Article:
A Guide on Driving Your RV Safely & Responsibly
If you’re a new RV driver, you may not know some of the “unspoken” rules of the road. While that may not get you pulled over by the police, it probably will cause you undue risk and cost you some goodwill among other drivers. Your recreational vehicle isn’t a “toy”, though you may think of it as such. In many cases, it’s a 20,000-pound vehicle (or more). It’s comparable to some of the heavier trucks on the road. The difference? You’re not legally required to get special driver training for your RV in most cases. RV driving safety is something you have to pursue on your own.
RV driving safety is no accident. Oftentimes, courteous driving translates to safe driving. When it comes to your RV, take the time to read the manual and learn your vehicle’s systems. You’re driving a house on wheels. When you’re on the highway, it’s a house on wheels going through a hurricane and an earthquake, simultaneously. Things break. And other drivers (out of innocent ignorance) aren’t aware that you can’t stop on a dime. You have to be the cautious one. Nobody wants to get stuck in traffic behind “the big, slow RV”. So, expect to be cut off rudely and frequently. Your job is to not rear-end them.
Keep in mind, you’re longer than you think. Especially if you’re towing a vehicle, realize that you take up the entire intersection when you make a turn. You also must contend with blind spots. So, anticipate the wide-turn, and err on the side of caution before entering the intersection. Nobody likes the sound of crunching metal on a hot summer’s day!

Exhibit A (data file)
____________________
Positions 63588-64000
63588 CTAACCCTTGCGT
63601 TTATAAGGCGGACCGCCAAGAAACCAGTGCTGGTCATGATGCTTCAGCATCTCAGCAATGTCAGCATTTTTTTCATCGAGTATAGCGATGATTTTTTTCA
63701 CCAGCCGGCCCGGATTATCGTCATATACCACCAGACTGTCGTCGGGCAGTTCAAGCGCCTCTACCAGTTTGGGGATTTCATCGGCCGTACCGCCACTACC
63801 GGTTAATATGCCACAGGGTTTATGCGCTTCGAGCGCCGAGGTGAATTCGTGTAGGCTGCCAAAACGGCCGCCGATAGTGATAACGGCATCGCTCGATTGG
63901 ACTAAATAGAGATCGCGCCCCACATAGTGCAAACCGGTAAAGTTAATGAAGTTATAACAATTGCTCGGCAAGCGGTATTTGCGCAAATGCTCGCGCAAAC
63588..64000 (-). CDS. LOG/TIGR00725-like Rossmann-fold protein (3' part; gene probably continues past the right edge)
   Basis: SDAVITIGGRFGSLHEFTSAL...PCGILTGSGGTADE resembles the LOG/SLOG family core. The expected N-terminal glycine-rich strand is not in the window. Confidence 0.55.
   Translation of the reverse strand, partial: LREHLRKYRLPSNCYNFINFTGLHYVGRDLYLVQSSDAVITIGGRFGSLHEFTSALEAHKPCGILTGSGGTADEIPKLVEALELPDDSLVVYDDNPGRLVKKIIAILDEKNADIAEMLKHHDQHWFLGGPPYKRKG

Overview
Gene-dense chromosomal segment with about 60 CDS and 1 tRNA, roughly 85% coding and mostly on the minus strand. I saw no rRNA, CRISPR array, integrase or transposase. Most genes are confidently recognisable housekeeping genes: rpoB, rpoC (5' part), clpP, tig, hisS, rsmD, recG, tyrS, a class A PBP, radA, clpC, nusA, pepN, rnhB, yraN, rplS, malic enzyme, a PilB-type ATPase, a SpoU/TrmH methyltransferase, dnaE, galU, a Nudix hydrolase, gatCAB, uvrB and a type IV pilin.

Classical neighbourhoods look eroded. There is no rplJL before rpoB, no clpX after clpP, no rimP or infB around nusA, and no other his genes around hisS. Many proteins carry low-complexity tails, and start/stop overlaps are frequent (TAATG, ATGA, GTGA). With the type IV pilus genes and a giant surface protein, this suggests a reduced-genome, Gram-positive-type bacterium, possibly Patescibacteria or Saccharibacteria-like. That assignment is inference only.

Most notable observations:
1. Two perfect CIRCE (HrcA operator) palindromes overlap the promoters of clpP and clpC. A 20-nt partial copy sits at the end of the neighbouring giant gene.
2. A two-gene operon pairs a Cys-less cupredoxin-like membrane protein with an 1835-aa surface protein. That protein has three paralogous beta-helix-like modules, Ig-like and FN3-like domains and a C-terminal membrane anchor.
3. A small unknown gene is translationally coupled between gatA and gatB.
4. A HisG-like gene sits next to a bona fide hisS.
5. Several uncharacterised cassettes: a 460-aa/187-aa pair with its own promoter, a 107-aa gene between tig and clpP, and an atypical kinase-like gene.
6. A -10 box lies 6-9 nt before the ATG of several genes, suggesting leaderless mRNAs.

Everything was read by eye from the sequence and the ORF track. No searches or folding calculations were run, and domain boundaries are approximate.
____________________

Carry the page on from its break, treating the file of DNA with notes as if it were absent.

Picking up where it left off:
RV Driver Safety: Be Kind to Truckers
On long road trips, you’re prone to getting tired. Likewise, over-the-road truckers drive long days as well. But there’s a difference. The trucker is on-the-job, away from their family, trying to make a living. You, on the other hand, are likely traveling with your family on vacation in your RV. It’s important that any driver remains safe and well-rested. But truckers are under legal confines of stopping within specific timelines. Otherwise, if they “time out” while driving, they face large fines and risk losing their jobs.
Do the courteous thing and leave the travel plaza truck parking spots open for truckers. They don’t have a choice. You, on the other hand can pull over at campgrounds and, oftentimes, parking lots.
Two other key RV driving safety and etiquette tips: Don’t extend your sliders in parking lots, and don’t run your generator if you can avoid it.
- Extending your sliders in parking lots is hazardous to both your vehicle and passersby. It also potentially deprives another vehicle of a parking space. Aside from being a good way to get your RV vandalized, you’re not “camping” in the parking lot. It’s a temporary stay to snooze.
- Not only is your generator noisy, it also exhausts carbon monoxide. It’s deadly. Don’t run your generator next to other vehicles and risk gassing them.
RV Driver Safety: Share the Road
Your RV moves more air than you realize. Whether you’re driving a Class “A”, “B”, or “C” motorhome, or you’re towing a trailer, steer well-clear of pedestrians and bikers. The “push” of air you generate creates a hazard to them.
Likewise, when you’re “in the groove” driving on the highway, stay in the right-hand lane except to pass. And only pass when necessary. Don’t drive your RV like it’s the family station wagon. Changing lanes often or hogging the passing lane creates ill-will among other drivers. Avoid becoming the source of their road rage.
Keep Your RV Properly Maintained
Not to be overlooked, a properly maintained RV is a safe RV. You have two motors in your RV: one is the engine to move it, the other is the generator to power it. Both require oil changes and routine maintenance for RV driver safety. Use a synthetic oil for each, since synthetic oil outperforms and outlasts conventional oil. To find the right oil for your RV, visit AMSOIL’s vehicle guides. Or give us a call at The House of Syn, and we’ll help you with the right products.